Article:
6 Bright Ideas For Philadelphia With Kids
I like revisiting certain places periodically as Tiny Traveler grows. Seeing the evolution in her interests makes these trips more memorable. Nearby Philadelphia is one of these places. Over spring break we decided to see how age 7 compared with her visit at age 4. (Read About Philadelphia with preschoolers and Our favorite Philly dining.)
6 Ways To Make the Most of A Philly Family Weekend
Growing out of Please Touch
It was clear (if a little sad) that she’s getting too mature this giant children’s museum that enthralled her as a preschooler.
The world of Alice in Wonderland was still her favorite and where we spent the most time.
She rode the carousel. And she had fun building with big blue foam blocks, maneuvering a bulldozer to lift plastic balls from a pit, and shooting rockets in the room that’s all about motion. The craft room always has something going on for kids of many ages.
Still, even the exhibits she liked didn’t hold her interest as much as they once did. Two hours here was plenty.
Growing Into the Franklin Institute
On the other hand, She’s hit the perfect age for the Franklin Institute, probably the best science museum we’ve been to.
She liked the KidScience room, which explores air, water, wind and light and is just for 5- to 8-year-olds.
She had a great time pretending she was on a Magic School Bus trip as she climbed inside a human heart and crawled all over brain neurons. We made a human circuit in the Electricity room and she recorded her own weather forecast as we passed through the Changing Earth.
The Amazing Machine looks a little dull at first, but she could have spent hours here transforming gears into machines and making devices move in different ways.
Even with the museum staying open late for spring break there was a lot we missed.
Note: Our AAA membership gave us a discount at the Franklin.
A Magical Discovery
An artist took a retail space and backyard and spent about a decade covering every available inch with mosaics of tiles and mirrors, ziggurats of glass bottles, Peruvian statues, bicycle wheels and any other odd bits that struck his fancy. It’s part genius and part crazy and makes you say, wow!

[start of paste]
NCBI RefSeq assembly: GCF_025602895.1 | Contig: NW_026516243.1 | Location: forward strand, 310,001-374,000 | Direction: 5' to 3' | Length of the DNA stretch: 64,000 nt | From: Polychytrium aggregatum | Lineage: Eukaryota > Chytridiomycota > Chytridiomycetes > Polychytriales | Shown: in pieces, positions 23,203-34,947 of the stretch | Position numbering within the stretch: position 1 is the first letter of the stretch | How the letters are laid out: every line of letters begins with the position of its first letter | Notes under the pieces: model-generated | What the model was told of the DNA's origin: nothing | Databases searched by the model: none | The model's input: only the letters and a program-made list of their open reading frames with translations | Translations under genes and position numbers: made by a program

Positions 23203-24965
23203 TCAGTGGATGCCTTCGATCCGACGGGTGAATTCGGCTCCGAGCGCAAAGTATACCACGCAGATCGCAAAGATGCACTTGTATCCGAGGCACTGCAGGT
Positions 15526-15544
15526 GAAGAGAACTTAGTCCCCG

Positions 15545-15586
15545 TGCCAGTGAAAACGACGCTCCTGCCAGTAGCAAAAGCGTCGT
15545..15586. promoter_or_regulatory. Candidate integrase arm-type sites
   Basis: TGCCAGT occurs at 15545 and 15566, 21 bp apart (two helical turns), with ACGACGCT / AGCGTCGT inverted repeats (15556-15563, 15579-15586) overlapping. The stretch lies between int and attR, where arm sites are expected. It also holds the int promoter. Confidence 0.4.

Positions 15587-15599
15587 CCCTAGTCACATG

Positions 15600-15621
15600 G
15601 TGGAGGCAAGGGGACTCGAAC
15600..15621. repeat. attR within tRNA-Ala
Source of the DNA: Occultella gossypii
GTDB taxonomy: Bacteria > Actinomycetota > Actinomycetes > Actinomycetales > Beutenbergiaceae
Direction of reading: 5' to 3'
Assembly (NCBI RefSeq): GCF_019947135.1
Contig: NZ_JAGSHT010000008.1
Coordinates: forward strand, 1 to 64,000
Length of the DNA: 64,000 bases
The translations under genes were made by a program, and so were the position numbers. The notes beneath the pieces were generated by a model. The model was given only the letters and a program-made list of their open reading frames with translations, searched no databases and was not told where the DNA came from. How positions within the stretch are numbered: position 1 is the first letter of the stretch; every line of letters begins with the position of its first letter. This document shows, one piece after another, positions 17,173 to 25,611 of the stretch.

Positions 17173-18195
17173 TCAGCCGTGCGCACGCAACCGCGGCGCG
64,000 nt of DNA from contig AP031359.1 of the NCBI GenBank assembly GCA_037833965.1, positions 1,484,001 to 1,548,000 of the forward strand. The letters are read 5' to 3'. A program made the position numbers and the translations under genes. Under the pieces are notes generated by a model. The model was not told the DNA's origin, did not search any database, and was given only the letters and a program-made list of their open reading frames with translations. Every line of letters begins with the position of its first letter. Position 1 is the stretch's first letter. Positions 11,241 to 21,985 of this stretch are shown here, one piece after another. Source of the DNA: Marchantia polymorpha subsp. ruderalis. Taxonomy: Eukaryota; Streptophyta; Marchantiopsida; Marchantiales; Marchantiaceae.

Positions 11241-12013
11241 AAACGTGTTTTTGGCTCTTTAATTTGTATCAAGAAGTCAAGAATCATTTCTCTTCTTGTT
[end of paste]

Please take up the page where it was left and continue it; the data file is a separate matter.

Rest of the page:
The ticker seller gave Tiny Traveler a scavenger hunt that sent her searching high and low for animals, birds and mermaids. On our way out we exchanged her pencil for a tattoo designed by the artist.
Art After Dark
The Philadelphia Art Museum stays open until 8:30 on Friday nights and offers live jazz and light food. The jazz was great but way too loud for our child. While we did see other families dancing and eating, we didn’t linger in the main hall.
The fellow who sold us our tickets recommend the impressionists collection, the Brancusi statues and the Asian galleries for kids and he was mostly right.
We spent a lot of time talking about light in the impressionist paintings, guessing what time of day and what season they showed. And we moved closer to them and further back to see how they changed.
Brancusi intrigued her. And she found a small wing of eclectic American art imaginative and amusing.
Note: If your kids aren’t jazz fans either, try the museum on a Sunday, when it offers its family programs.
Trying American History…Again
It’s hard to resist the wealth of America history Philadelphia offers, but I think it’s best for kids ages 9 and up, about the age kids start learning history in school.
We visited the Independence Visitors Center across from the Liberty Bell, which I recommend.
Two free movies they show are about 25 minutes long. The one we saw focused on the lives of real young people on both sides of the revolution. Tiny Traveler was curious but didn’t entirely understand it.
We also watched a guy give a demonstration on a hammered dulcimer. He asked for requests, so I joking asked if he knew “Hotel California.” And he did!
We also picked up free, scheduled tickets to tour Independence Hall. I find it thrilling to stand in the room that yielded both the Declaration of Independence and the Constituion, but I’ll admit it was incredibly boring for her.
While waiting for our tour, we ventured into a small side exhibit that explored the interest and influence the founding fathers had on science and nature, especially Franklin and Jefferson. She actually enjoyed it and I think she learned from it.
A Philadelphia Culinary Adventure
We never visit the city without stopping to shop and eat in the Italian and Mexican markets in South Philadelphia. Share a roast pork sandwich from George’s but leave room for tacos from any of several purveyors (and cannoli, of course).
We bought a huge bag of surprisingly good tomatoes for $2 from one of the produce guys on the street. We smelled the amazing cheese shop before we saw its well-curated selection, including rich Italian styles you don’t see everywhere.
We discovered a butcher that specializes in game and picked up some boar to make Ragu with. His house-made sausages looked good, too (next time). Our last stop was a pasta shop where we watched them crank out fresh fettuccine for us.
We picked up cannoli and mascarpone-filled éclairs at Isgro’s Bakery for the car ride. Then drove home to cook our South Philly Feast.
We’ll be back.
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